Under investigation: Alberto Gonzales

Did the attorney general attempt to influence the recollections of Monica Goodling?

By Tim Grieve

Published June 14, 2007 7:35PM (EDT)

When Alberto Gonzales appeared before the House Judiciary Committee on May 10, 2007, he said he didn't know as much about the U.S. attorney purge as he might because he had gone out of his way not to compare notes with others at the Justice Department. "It has been frustrating to me to not be able to ask these kinds of questions," he told Rep. Robert Wexler. "But I want to respect the integrity of this investigation, and the investigations going on within the department. If we all came up here ... and had the same testimony about events that occurred over two years, you would look at that with great suspicion. You would wonder ... 'Have you guys talked to each other about facts?'"

We didn't have to wonder for long. When Monica Goodling testified before the committee on May 23, 2007, she said that Gonzales had, in fact, talked with her about her recollections of events surrounding the purge. Did Goodling think that Gonzales was trying to shape Goodling's recollections and future testimony? "No," she said, "I just didn't know if this was a conversation that we should be having."

It looks like that Regent University education was good for something: As the Washington Post reports, the officials running an internal Justice Department probe into the purge are now investigating whether Gonzales "sought to influence the testimony of a departing senior aide during a March meeting in Gonzales' office."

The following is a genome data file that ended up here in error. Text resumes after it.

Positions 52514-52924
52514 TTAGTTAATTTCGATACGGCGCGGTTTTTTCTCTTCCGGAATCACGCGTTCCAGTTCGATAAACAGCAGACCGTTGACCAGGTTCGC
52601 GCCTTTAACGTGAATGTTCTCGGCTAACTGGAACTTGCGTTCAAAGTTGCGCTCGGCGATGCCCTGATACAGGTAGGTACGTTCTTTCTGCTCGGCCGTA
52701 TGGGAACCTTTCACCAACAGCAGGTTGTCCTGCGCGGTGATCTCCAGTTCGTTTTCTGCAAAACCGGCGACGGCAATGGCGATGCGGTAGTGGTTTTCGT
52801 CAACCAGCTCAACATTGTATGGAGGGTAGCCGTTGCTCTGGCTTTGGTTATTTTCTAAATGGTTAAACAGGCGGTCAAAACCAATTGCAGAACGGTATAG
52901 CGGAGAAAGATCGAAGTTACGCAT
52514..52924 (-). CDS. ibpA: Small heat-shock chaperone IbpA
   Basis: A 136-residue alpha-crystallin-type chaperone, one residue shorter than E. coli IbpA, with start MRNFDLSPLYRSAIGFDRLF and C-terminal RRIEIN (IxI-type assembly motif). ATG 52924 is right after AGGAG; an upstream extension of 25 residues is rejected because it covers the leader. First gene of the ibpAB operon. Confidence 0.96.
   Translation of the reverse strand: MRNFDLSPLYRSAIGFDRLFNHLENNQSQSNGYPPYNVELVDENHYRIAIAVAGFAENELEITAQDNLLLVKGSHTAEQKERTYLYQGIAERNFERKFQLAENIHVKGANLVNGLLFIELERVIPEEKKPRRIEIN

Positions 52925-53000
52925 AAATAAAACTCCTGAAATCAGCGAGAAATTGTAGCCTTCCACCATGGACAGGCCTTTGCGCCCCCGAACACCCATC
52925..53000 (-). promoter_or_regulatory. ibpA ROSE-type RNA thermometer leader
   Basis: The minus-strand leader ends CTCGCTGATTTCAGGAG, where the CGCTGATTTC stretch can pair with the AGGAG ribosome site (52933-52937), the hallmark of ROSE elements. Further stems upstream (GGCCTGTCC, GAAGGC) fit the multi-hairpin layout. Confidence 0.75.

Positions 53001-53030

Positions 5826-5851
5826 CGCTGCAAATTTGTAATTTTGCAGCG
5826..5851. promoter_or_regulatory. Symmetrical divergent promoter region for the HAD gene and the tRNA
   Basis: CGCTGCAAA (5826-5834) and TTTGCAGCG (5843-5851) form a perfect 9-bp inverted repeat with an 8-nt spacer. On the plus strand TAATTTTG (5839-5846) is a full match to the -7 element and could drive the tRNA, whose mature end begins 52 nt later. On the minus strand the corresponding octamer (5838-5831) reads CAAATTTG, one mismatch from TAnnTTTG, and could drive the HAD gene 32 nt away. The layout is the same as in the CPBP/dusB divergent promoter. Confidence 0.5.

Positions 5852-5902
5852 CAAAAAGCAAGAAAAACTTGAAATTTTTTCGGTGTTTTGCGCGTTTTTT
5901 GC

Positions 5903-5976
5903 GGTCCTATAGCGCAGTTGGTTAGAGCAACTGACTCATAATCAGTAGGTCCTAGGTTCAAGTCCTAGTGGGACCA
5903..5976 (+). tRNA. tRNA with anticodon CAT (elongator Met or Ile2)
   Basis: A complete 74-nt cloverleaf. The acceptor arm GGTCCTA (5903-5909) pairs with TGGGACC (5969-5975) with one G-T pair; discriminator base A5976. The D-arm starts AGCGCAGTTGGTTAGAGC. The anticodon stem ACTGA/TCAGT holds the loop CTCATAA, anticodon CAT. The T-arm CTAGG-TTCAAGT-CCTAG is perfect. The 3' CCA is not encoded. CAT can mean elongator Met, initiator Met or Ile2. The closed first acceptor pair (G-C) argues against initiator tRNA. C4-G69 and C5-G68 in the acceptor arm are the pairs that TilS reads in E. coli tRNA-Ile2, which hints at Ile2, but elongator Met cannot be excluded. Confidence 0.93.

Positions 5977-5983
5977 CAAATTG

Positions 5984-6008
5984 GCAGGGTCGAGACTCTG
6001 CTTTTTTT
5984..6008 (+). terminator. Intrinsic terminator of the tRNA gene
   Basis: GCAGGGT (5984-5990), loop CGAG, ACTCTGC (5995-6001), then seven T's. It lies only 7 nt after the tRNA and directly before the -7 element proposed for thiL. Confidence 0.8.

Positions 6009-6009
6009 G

That would be the conversation Gonzales had with Goodling in mid-March -- which is to say, after the Justice Department's Office of Professional Responsibility had begun its investigation into the purge. If Justice Department investigators conclude that Gonzales tried to influence what Goodling would tell them, such a finding would, the Post says, "represent a serious legal threat " to the attorney general. As the Post notes, Justice Department inspector general Glenn Fine has the authority to "refer matters for criminal prosecution."

Of course, there's also the related question of whether Gonzales lied to Congress -- a criminal offense in and of itself -- when he said that he hadn't compared notes with his Justice Department colleagues. If Goodling is telling the truth, we already know the answer to that one.

Tim Grieve

Tim Grieve is a senior writer and the author of Salon's War Room blog.

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